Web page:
Whether you like it or not, corporate sponsorships of musicians and concerts continue to become more common. And it’s not just Top-40 artists involved, either. Just recently, Citibank had a deal with Guns N’ Roses for Citi Card members to purchase a backstage experience with the band.
“Four hours before Guns ‘N Roses were set to hit the stage at Dodger Stadium in Los Angles Thursday night, a stagehand pulled off a tarp from the drum riser, revealing the iconic GN’R logo on the bass drum in the middle of the massive stage and an even more enormous corporate-credit-card logo on the screen behind the drums”.
The package cost about the same as a typical high-end ticket and included not just a chance for an on-stage photo op, but also a Q&A session with GN’R’s longtime production designer Dale Skjerseth. He “patiently answered questions ranging from how the band’s getting along to how much the stage weighed”. Also included was a limited-edition print and interview with music photographer and Wireimage founder Kevin Mazu, a lounge with free drinks, food, and premium seats for the show.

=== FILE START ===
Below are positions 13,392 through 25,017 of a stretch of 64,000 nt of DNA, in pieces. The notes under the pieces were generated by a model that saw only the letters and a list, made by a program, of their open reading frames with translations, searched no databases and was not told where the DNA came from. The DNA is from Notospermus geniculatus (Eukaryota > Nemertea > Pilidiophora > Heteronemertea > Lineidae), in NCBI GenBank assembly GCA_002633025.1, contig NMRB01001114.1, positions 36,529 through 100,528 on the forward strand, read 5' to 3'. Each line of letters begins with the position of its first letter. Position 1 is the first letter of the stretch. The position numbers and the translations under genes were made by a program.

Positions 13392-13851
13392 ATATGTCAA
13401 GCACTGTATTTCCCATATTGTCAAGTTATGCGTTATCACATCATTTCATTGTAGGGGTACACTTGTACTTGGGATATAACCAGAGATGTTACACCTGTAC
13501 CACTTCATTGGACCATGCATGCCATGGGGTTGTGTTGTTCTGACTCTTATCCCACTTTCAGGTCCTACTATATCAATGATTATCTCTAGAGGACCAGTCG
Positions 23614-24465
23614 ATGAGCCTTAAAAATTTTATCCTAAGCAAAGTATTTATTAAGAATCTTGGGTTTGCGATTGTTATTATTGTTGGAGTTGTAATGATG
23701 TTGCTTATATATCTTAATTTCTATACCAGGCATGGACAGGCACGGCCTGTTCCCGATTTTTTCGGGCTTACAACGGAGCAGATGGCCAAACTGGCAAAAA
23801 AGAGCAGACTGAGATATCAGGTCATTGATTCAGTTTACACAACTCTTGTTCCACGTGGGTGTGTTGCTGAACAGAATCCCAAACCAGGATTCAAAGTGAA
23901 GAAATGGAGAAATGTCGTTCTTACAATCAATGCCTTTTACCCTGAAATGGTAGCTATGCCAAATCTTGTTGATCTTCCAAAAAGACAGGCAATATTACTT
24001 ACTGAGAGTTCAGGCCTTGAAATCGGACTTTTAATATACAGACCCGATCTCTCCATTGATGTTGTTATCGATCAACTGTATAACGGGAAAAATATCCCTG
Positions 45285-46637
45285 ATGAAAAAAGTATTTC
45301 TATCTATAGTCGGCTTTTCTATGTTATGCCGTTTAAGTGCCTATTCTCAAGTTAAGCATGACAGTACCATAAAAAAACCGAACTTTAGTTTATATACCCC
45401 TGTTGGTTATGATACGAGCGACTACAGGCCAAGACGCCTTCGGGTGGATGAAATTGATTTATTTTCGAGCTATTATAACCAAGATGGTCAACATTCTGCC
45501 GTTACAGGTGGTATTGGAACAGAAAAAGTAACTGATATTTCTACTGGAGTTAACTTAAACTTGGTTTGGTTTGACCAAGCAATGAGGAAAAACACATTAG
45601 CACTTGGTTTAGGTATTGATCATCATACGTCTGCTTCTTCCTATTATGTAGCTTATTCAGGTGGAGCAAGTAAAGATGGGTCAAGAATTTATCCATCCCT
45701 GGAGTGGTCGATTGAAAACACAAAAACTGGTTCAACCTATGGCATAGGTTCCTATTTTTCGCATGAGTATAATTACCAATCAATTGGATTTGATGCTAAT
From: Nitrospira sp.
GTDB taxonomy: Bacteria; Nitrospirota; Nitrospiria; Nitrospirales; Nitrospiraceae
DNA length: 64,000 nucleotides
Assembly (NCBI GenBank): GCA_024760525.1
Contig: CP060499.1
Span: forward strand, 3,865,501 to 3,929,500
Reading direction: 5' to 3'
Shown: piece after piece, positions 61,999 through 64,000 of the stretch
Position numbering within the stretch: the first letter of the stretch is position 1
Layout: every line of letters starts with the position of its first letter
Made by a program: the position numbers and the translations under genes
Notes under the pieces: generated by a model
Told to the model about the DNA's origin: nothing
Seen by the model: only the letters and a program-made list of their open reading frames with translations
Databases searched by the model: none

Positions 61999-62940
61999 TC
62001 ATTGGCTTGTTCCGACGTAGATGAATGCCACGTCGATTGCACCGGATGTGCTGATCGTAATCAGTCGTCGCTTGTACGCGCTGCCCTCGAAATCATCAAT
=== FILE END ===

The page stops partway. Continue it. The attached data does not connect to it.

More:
VIP experiences are nothing new, of course. The upcoming Billboard Touring Conference even has a panel that explores the phenomenon, “which includes everything from meet-and-greets to cruises with bands to corporate-held blocks of premium seats”.
Corporate sponsorships might seem very “un-rock ‘n roll” to a lot of fans, but those who purchase the VIP experiences don’t seem to mind. “Certainly the two-dozen or so people that huddled around drummer Frank Ferrer’s kit and took selfie after selfie didn’t care — the once-dangerous band, like just about any other major touring act this decade, clearly needs corporate money to offset tour costs “.
When looking at expenses, such as how much large tours cost, and how little musicians are making from recorded music anymore, it does make sense to use corporate sponsorships. You might not like it, but it’s what makes sense financially for a lot of musicians.